As the deadly heat of Dallas in mid-August raged outside the airport hotel, a heat of a different sort was coming off members of the Industry Data Exchange Association (IDEA). Members of the IDEA Technical Advisory Committee, who have made the minutia of the new Industry Data Warehouse (IDW) a labor of love, walked distributor and manufacturer information-technology people through the various parts of the data warehouse and explained what would be required of them to make the system work.
Chief executives of many of the industry's leading manufacturers have thrown their support behind the project. Now the association is letting out the clutch and engaging the information-technology specialists at the individual companies-the point where the concept meets the concrete.
"This is the first day of our mutual education," John Haluska, chief information officer of Thomas & Betts Corp. (T&B), Memphis, Tenn., and co-chairman of the IDEA Technical Advisory Committee, told about 50 IT specialists from electrical manufacturing companies at the Dallas meeting last month. The day before, about 110 distributor IT specialists had heard the same message. Haluska implored attendees to get involved, join committees and help shape the direction of the data warehouse system's development. Most of them looked a little grim at the size of the workload already ahead of them in merely getting their own companies ready by the deadline.
The IDW is scheduled to hit the beta-test stage by Feb. 1, 1999, and to go fully live by April 1. There's a huge amount of work to be done before then by everybody involved. The purpose of the meetings was to let distributors and manufacturers know what would be expected of them between now and the end of March.
Distributor information-technology specialists are facing the daunting task of preparing their systems to retrieve and integrate the data that will be available through the IDW on an ongoing basis. Distributor members of IDEA will be expected have their software systems ready to integrate data from the "primary commerce fields" and to request, receive and process updates from the IDW at least once a day. They must plan to use the electronic catalog information supplied via the IDW, and they must conform to all industry electronic-commerce standards and certifications.
In spite of the job ahead of them, the distributors who attended the meeting remained optimistic that an IDW would help them do their jobs better. "This could revolutionize the distributor's world," said Rich Hamer, vice president, operations, for Steiner Electric Co., Elk Grove Village, Ill. "This will have a very positive impact on all electronic commerce initiatives. Data synchronization (between manufacturer, distributor and customers) is the enabler for electronic commerce. The IDW gives a distributor the opportunity to develop applications and 'hooks' that will bring more knowledge to the desktop."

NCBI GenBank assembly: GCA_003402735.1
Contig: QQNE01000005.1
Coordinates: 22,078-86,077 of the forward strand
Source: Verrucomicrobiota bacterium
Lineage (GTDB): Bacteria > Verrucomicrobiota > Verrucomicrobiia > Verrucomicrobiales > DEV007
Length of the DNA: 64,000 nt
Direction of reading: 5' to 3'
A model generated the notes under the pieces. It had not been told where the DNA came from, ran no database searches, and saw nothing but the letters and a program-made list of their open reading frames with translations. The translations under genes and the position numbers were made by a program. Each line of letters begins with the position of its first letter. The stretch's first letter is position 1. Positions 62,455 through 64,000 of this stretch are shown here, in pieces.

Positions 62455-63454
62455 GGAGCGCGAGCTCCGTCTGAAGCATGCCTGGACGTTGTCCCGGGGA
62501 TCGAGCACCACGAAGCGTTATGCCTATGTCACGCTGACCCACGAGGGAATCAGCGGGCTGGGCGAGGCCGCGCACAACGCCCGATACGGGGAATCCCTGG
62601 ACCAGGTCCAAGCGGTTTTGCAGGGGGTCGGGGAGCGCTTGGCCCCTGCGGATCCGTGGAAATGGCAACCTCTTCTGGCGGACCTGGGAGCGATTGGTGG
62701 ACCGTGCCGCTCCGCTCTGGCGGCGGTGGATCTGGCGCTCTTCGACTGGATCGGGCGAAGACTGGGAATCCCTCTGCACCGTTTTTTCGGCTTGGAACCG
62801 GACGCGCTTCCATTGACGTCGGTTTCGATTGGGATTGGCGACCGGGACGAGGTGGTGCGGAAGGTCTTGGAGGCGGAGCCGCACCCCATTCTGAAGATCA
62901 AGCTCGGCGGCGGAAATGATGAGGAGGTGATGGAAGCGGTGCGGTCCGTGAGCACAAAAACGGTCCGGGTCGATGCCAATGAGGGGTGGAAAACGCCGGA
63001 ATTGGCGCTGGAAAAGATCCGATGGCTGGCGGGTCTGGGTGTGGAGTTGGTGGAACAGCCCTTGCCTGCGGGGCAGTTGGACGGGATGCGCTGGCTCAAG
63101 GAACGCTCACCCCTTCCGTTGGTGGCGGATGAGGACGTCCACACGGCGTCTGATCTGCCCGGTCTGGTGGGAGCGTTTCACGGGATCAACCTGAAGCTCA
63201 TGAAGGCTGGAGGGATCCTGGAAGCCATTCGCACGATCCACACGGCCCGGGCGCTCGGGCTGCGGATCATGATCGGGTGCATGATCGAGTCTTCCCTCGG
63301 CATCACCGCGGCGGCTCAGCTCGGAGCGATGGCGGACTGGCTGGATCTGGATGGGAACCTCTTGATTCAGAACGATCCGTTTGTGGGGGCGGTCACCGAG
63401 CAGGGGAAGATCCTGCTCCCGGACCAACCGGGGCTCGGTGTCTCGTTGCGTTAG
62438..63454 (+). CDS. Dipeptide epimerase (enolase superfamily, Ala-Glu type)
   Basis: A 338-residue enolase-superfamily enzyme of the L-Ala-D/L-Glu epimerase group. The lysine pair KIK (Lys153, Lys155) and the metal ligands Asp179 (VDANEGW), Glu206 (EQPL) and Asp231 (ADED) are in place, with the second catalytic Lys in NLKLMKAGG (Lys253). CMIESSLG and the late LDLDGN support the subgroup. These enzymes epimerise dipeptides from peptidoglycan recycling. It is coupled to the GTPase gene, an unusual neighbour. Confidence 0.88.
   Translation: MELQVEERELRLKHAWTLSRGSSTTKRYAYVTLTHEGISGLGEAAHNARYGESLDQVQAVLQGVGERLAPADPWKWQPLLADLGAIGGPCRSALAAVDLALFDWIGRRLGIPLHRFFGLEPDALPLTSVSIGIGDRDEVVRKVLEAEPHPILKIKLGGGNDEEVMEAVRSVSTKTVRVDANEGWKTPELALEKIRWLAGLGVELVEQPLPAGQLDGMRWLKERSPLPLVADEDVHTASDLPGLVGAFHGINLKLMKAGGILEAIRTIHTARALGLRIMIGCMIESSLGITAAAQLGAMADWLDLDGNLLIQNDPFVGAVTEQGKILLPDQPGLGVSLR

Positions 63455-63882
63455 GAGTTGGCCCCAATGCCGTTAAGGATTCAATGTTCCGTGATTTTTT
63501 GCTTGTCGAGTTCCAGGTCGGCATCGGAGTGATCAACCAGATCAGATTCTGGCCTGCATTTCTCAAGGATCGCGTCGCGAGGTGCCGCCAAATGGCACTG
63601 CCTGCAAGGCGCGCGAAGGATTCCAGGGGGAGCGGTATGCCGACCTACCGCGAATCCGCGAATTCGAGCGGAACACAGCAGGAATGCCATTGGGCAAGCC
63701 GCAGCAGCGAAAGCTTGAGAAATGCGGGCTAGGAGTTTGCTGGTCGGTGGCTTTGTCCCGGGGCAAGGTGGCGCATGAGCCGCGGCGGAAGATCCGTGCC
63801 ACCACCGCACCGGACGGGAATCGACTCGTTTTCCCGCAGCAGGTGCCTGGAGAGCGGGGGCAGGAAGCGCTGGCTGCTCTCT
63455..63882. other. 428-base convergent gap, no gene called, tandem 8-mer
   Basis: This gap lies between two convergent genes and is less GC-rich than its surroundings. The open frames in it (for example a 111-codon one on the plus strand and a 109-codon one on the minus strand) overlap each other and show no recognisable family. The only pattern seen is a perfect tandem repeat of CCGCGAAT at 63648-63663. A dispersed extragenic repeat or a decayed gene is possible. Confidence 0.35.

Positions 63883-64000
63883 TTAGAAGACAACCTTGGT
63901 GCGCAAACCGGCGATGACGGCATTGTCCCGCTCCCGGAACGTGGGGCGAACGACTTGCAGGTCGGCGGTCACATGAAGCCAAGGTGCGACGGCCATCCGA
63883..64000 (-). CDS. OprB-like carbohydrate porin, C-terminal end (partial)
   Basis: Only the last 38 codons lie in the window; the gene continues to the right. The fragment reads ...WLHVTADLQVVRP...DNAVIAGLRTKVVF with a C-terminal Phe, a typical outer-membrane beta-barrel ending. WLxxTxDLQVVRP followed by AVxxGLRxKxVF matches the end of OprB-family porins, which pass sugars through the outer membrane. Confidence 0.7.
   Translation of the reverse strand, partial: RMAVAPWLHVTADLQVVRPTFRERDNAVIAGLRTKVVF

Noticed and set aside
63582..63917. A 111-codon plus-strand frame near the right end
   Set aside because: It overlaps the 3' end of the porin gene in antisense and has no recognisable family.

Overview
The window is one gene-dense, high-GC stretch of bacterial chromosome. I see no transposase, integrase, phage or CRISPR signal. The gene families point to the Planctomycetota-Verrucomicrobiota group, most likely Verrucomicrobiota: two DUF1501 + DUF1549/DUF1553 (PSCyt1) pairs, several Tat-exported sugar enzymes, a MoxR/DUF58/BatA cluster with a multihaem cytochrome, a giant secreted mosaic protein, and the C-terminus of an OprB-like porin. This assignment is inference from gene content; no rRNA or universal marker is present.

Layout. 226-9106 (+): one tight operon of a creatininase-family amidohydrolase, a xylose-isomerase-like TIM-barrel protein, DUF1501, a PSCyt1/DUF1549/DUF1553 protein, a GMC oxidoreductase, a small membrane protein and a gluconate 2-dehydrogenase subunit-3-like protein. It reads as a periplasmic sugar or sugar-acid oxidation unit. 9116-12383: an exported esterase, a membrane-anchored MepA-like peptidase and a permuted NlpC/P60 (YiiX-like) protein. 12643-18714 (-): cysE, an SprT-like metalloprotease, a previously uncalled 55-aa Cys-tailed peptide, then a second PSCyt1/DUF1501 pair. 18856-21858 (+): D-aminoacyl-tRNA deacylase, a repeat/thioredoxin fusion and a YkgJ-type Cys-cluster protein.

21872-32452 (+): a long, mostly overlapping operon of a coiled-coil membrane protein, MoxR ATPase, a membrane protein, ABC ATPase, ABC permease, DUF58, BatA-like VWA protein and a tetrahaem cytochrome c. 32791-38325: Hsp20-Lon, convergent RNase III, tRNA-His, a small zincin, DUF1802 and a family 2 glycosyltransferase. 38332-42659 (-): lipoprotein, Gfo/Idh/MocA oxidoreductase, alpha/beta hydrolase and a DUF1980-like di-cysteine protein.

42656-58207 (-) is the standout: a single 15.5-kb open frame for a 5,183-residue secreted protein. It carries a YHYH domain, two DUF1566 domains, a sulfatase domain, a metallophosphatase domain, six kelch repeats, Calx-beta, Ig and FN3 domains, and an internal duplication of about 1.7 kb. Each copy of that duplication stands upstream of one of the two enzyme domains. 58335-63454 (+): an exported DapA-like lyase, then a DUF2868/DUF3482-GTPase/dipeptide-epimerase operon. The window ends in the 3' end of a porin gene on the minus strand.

Manufacturers are expected to coordinate systems within their companies to gather and use the same data sent to the IDW, so that both manufacturer and distributor, as well as anybody else in the chain, are working from the same data. They will be expected to supply daily updates of any changes to their data, and to conform to all industry electronic standards and certifications.
The manufacturers' information-technology people must find ways by the end of March to collect and organize the data required to fill the IDW's 12 primary commerce fields in the proper format from wherever they reside in the company's many systems, if they are in a system at all.
Of the estimated 60 distribution companies represented, roughly two thirds said they usepackaged software systems. So most of the industry's distributors are going to be dependent on their software vendors to provide the links and applications required to retrieve, store and integrate product data from the IDW into the distributor business systems-a critical task.
In spite of the crushing workloads and shortage of programmers they already face due to the Year-2000 problem, the software companies have agreed to step up and do their part, says Haluska. One motivator is market share. "We see no choice but to jump right on it," says Mike Wentz, director of marketing for Trade Service Systems, Blue Bell, Pa. "For companies like ours that are so focused on the electrical distribution market, it's really an opportunity to differentiate ourselves, even if it's just for six months."
The IDW ball is rolling very fast, and the sense of urgency to finish by the appointed deadline is intense. The physical system on which the IDW will run is already under development at the Livermore, Calif., headquarters of CCI-Triad Systems. Manufacturers will have the choice of sending their data to Livermore for inclusion on the system there (all the systems used in the IDW will remain the property of IDEA)or installing an identical "data store" server at their own sites.
Why is the deadline so short? The benefits of synchronizing data industry-wide is considerable, and the savings will come quickly, but another underlying reason has more punch. "Basically, we got our CEOs to sign off on this thing," Haluska says, "and they like to see things happen fast."